Bradley Wiggins has argued that the abuse he suffered as a child contributed to his success as a professional cyclist, acknowledging a contradiction in the way that such instances of adversity can drive people to ‘greatness’.
Wiggins, who was a multiple Olympic champion on the track and winner of the 2012 Tour de France, revealed last year that he had been groomed by a cycling coach when he was an early teenager.
The 42-year-old has since been involved with children’s charities and this week formed part of the launch of a new campaign from the National Society for the Prevention of Cruelty to Children (NSPCC), entitled Listen Up, Speak Up (opens in new tab).
At the launch event, Wiggins expanded on the abuse he suffered and explained how it fed into his career as a cyclist.
“I kind of think it contributed to why I was so great at cycling. It’s a real contradiction in that the adversity is what gave me the drive to run away,” he said, according to The Guardian.
“I think there’s a difference between being good and great at something and my greatest ability was riding on my own. The drive that came within, particularly with cycling, it was a means to facilitate escaping from where I grew up.
“So I’d ride for hours away from Kilburn… the bike became a vehicle to run away from my childhood problems. The longer I could spend on my own time-trialling for an Hour Record or an Olympic time trial, in my own head was an escapism from the person I was. When I stopped cycling, I didn’t have that and I had to accept who I was.”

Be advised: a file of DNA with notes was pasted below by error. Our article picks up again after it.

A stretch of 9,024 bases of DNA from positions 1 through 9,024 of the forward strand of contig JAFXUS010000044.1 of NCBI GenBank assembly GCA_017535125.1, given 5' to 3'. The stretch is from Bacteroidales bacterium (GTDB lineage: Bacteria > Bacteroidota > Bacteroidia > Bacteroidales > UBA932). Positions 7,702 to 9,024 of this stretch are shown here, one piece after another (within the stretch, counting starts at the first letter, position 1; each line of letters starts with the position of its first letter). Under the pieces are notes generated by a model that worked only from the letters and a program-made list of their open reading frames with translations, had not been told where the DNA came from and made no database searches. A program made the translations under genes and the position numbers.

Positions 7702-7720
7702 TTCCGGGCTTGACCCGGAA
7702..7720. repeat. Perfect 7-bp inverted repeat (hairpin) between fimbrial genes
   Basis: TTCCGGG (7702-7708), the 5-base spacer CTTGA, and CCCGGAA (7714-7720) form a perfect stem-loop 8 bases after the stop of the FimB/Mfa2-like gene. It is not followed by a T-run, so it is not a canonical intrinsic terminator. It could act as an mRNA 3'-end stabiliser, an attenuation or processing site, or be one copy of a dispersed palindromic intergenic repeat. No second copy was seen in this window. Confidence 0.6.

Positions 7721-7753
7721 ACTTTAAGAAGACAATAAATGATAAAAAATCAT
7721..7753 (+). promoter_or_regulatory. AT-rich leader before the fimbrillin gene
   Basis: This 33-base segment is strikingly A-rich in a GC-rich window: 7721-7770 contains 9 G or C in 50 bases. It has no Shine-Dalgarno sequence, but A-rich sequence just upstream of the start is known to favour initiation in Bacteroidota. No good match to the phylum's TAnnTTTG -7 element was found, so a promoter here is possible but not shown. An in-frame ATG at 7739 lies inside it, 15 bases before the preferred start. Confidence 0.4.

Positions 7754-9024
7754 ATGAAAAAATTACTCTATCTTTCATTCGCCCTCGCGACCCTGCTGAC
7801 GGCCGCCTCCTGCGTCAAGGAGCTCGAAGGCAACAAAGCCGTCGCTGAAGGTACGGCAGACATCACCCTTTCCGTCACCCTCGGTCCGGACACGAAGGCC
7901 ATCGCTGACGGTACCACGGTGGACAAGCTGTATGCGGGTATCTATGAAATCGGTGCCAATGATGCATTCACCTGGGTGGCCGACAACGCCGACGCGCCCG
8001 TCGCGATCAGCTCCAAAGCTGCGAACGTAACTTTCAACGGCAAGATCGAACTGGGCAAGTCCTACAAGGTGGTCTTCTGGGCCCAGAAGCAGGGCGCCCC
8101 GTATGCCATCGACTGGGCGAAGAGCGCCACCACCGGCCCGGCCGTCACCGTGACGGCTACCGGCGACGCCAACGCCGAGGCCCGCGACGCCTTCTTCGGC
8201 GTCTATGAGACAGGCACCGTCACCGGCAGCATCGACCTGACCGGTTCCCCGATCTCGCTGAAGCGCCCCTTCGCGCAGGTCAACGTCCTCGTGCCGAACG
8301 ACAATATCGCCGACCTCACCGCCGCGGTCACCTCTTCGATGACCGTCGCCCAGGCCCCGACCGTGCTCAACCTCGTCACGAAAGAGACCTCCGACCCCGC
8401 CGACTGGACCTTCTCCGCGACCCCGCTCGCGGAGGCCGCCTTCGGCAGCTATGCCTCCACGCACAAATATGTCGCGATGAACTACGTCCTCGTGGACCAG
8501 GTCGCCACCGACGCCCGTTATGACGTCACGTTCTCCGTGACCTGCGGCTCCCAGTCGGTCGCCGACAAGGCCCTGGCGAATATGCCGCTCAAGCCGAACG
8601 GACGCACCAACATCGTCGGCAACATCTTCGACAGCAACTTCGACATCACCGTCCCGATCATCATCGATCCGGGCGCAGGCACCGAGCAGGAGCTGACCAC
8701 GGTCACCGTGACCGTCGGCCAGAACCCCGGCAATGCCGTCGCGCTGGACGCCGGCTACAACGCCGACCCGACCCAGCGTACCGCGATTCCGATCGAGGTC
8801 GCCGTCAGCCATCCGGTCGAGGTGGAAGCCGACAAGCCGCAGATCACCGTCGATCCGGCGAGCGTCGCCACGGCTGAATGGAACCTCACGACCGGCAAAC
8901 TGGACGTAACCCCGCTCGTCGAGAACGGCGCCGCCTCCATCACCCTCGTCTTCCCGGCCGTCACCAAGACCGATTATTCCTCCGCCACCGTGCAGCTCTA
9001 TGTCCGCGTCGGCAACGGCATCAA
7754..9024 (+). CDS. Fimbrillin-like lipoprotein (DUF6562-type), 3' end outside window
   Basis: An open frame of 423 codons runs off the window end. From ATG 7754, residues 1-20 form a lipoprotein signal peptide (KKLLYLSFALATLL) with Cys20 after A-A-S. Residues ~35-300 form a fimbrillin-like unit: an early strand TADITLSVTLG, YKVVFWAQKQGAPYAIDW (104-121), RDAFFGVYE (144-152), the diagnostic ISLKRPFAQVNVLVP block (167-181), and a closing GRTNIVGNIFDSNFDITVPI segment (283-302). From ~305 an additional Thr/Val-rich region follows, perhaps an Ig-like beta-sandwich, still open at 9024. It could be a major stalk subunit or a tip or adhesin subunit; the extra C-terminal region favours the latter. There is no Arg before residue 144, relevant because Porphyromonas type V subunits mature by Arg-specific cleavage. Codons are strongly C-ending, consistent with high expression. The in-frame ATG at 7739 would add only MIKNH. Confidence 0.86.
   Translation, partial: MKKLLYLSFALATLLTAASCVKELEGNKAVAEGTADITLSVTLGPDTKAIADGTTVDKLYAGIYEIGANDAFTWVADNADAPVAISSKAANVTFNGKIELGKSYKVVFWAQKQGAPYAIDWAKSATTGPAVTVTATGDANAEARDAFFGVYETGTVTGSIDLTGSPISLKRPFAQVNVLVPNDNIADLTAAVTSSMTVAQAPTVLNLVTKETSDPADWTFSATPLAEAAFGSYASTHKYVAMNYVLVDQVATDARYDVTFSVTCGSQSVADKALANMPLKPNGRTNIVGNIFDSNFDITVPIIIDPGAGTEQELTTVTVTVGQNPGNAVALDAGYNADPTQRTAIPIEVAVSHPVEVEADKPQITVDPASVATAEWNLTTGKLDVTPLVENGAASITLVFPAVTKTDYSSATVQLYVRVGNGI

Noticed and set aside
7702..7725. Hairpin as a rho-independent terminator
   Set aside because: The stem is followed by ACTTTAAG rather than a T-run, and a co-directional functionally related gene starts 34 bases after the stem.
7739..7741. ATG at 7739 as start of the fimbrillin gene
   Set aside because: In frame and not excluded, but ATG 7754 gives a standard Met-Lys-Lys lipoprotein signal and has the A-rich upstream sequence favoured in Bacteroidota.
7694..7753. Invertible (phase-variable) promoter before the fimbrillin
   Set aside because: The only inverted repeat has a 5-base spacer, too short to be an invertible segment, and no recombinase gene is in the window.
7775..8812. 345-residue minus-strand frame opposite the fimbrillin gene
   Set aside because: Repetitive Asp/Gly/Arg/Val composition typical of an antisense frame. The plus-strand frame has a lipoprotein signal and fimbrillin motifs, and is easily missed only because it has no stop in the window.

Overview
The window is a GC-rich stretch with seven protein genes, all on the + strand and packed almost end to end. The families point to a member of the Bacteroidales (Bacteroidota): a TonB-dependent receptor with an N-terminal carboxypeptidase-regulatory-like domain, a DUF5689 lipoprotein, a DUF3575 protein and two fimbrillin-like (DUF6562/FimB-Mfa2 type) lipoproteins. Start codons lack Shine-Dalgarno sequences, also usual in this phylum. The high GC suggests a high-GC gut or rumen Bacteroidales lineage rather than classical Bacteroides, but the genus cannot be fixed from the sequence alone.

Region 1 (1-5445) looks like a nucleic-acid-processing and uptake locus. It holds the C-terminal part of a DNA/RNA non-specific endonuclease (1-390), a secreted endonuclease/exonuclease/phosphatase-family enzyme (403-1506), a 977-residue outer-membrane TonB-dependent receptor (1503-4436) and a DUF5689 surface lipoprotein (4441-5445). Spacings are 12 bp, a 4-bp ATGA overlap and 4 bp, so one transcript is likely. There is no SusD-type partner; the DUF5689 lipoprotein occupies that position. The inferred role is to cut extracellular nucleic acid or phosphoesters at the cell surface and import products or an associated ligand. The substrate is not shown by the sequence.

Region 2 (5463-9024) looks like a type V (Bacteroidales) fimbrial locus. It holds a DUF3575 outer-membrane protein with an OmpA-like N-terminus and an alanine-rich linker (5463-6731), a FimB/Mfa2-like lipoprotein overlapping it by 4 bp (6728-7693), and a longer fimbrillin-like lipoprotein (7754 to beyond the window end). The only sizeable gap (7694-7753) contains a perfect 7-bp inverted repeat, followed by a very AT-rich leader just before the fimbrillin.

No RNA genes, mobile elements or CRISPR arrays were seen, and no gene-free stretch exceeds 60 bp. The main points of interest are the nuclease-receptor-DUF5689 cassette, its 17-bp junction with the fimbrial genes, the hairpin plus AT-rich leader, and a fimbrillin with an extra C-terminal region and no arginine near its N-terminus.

“I think lots of people that are great at something have a drive that kind of stems from adversity… What we can do is change and accept it, learn to stop running away from it and help others.”
The NSPCC’s new campaign aims to help spread awareness of child abuse, encouraging people to spot and report potential signs of abuse. Wiggins revealed that, in his case, suspicion abounded but no one spoke up.
“I became aware that onlookers at the time, other coaches, had recognised the signs and heard the rumours but did nothing about it,” he said.
“Rather than worrying [if] you’re intruding or intervening or the consequences of that… if you’re right wouldn’t you rather just go in and take that risk?”
“This campaign is so important. I think we all have a responsibility as adults, parents, onlookers, coaches, teachers to recognise the signs.